Image courtesy of StangTV.

Image courtesy of StangTV.


Know what a torque converter does?

Of course you do. It converts torque, right? It’s a converter of torque.

It’s OK to admit you don’t fully understand what a torque converter does or how it works. You’re not alone, because the tech experts at Summit Racing have told us that torque converter-related questions are some of the most oft-asked.

We consulted the Summit Racing folks to compile a list of the most frequently asked questions regarding the mysterious torque converter.

What does a torque converter do?

Automotive torque converters connect an engine to an automatic transmission and multiply engine torque for increased low-speed acceleration. The converter housing bolts to the flexplate and spins at the same speed as the engine. On the output side, the torque converter’s turbine is attached to the transmission’s input shaft. Inside, the converter has a stator assembly and fluid. The stator redirects fluid flow to create the torque multiplication. A vehicle’s engine must be able to connect and disconnect from the differential, so it can stop moving while the engine is running and the transmission is in gear. In the case of an automatic transmission, it is the torque converter that performs this connect/disconnect function. By slipping internally, the torque converter allows the car to idle while it’s in gear.

How does a torque converter work?

A torque converter is a fluid pump of sorts. Inside the donut-shaped housing is an impeller, which is driven by the engine. The impeller’s vanes create centrifugal force by pumping transmission fluid toward the outside of housing. The other key component inside a torque converter is the stator. It’s located between the impeller (on the input side) and the turbine (on the output side). The stator incorporates a one-way clutch, which has the ability to redirect the fluid flow inside the converter. By redirecting fluid flow, the converter multiplies the torque produced by the engine enough to propel a vehicle down the road. Most converters multiply torque by a ratio of at least 2:1, improving vehicle acceleration substantially.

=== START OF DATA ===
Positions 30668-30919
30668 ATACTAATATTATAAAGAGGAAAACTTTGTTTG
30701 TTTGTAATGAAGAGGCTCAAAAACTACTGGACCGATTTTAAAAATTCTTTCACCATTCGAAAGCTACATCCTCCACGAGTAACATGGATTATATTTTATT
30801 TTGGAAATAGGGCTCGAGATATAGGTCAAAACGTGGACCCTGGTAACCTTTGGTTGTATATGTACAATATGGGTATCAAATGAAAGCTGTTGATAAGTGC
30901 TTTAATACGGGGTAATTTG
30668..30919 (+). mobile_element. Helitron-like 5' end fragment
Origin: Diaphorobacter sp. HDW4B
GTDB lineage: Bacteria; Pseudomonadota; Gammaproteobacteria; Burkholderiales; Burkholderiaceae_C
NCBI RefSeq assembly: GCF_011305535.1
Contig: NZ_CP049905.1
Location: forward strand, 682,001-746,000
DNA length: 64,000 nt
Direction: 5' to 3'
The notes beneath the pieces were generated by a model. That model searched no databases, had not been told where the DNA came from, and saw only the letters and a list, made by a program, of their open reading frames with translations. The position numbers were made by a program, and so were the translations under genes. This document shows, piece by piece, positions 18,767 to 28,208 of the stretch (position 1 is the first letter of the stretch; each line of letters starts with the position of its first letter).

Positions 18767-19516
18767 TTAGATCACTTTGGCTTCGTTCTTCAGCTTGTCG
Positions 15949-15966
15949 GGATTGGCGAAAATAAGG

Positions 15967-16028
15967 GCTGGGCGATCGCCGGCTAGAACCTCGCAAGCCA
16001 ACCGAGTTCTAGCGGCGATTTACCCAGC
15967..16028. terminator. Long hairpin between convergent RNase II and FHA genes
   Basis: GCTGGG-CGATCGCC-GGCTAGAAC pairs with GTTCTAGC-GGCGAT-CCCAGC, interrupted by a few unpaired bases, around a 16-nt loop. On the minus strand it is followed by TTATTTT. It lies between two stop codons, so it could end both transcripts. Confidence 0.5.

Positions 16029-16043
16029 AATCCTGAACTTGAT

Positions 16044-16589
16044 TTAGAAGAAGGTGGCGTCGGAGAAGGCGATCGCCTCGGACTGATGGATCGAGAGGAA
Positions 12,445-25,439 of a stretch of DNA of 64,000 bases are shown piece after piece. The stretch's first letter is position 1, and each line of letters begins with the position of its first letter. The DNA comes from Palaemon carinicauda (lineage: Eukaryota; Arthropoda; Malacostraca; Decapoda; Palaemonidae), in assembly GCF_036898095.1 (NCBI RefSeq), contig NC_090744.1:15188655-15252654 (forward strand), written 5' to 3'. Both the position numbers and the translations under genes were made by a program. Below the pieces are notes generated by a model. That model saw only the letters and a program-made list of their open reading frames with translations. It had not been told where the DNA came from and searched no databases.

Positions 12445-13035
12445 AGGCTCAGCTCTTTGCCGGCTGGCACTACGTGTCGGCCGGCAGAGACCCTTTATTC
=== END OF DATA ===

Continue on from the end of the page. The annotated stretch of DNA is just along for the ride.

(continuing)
What does it mean when a torque converter locks up?

Lock-up torque converters contain a torque converter clutch. When the clutch engages, it allows the converter to “lock” the engine to the transmission input shaft, providing a direct 1:1 engagement between the engine and transmission. Why is this desirable? Fuel economy. Automatic transmissions are not as fuel efficient as manual transmissions. Overdrive has been one step along the path toward increased fuel economy from an automatic because it allows the engine to spin at a lower rpm during cruising speeds. However, when the engine spins more slowly it causes increased slippage inside the torque converter, which in turn creates more heat. Heat within the converter reduces fuel economy and can harm both the converter and the transmission. The solution is to allow the converter to lock up at a 1:1 ratio. Lockup eliminates the slippage, which reduces heat and improves fuel economy.

How do I choose the correct torque converter?

If your vehicle has been modified to enhance performance, you probably need a torque converter with a higher stall speed. If the stall speed isn’t high enough, the car won’t be making power when you launch and you’ll bog off the line. If your setup is really mismatched, the engine may want to stall whenever you attempt to shift into gear at idle. A higher-stall converter will improve acceleration by allowing the car to launch at an rpm where the engine is making the most power. To decide which converter is right for you, you’ll have to look at the car’s weight, braking system, engine displacement, and engine combination. Some converters are designed for high-revving lightweight cars. Some are designed for heavy cars that make a lot of bottom-end torque. The key is to match the converter to the engine and the entire vehicle.

What is torque converter stall speed?